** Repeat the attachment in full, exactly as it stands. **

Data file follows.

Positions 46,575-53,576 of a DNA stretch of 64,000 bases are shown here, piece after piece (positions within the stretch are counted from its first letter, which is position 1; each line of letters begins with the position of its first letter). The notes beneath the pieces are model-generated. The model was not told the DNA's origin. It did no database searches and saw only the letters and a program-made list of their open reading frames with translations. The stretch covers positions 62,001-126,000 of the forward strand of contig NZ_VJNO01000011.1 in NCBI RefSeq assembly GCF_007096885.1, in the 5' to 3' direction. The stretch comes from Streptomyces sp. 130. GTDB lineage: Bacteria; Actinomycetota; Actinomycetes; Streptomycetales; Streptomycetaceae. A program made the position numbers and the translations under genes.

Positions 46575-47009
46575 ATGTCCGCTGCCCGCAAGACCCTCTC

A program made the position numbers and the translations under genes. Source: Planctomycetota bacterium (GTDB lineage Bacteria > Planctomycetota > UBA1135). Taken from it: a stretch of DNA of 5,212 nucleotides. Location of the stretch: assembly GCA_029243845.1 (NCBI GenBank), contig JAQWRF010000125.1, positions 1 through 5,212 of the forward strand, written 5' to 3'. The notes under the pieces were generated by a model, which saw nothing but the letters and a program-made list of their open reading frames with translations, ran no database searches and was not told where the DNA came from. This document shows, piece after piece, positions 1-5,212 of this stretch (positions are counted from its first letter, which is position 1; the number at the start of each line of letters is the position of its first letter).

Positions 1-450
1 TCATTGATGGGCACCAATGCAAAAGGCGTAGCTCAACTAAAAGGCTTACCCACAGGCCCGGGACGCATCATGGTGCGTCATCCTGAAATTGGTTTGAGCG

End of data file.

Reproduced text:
Positions 46,575-53,576 of a DNA stretch of 64,000 bases are shown here, piece after piece (positions within the stretch are counted from its first letter, which is position 1; each line of letters begins with the position of its first letter). The notes beneath the pieces are model-generated. The model was not told the DNA's origin. It did no database searches and saw only the letters and a program-made list of their open reading frames with translations. The stretch covers positions 62,001-126,000 of the forward strand of contig NZ_VJNO01000011.1 in NCBI RefSeq assembly GCF_007096885.1, in the 5' to 3' direction. The stretch comes from Streptomyces sp. 130. GTDB lineage: Bacteria; Actinomycetota; Actinomycetes; Streptomycetales; Streptomycetaceae. A program made the position numbers and the translations under genes.

Positions 46575-47009
46575 ATGTCCGCTGCCCGCAAGACCCTCTC

A program made the position numbers and the translations under genes. Source: Planctomycetota bacterium (GTDB lineage Bacteria > Planctomycetota > UBA1135). Taken from it: a stretch of DNA of 5,212 nucleotides. Location of the stretch: assembly GCA_029243845.1 (NCBI GenBank), contig JAQWRF010000125.1, positions 1 through 5,212 of the forward strand, written 5' to 3'. The notes under the pieces were generated by a model, which saw nothing but the letters and a program-made list of their open reading frames with translations, ran no database searches and was not told where the DNA came from. This document shows, piece after piece, positions 1-5,212 of this stretch (positions are counted from its first letter, which is position 1; the number at the start of each line of letters is the position of its first letter).

Positions 1-450
1 TCATTGATGGGCACCAATGCAAAAGGCGTAGCTCAACTAAAAGGCTTACCCACAGGCCCGGGACGCATCATGGTGCGTCATCCTGAAATTGGTTTGAGCG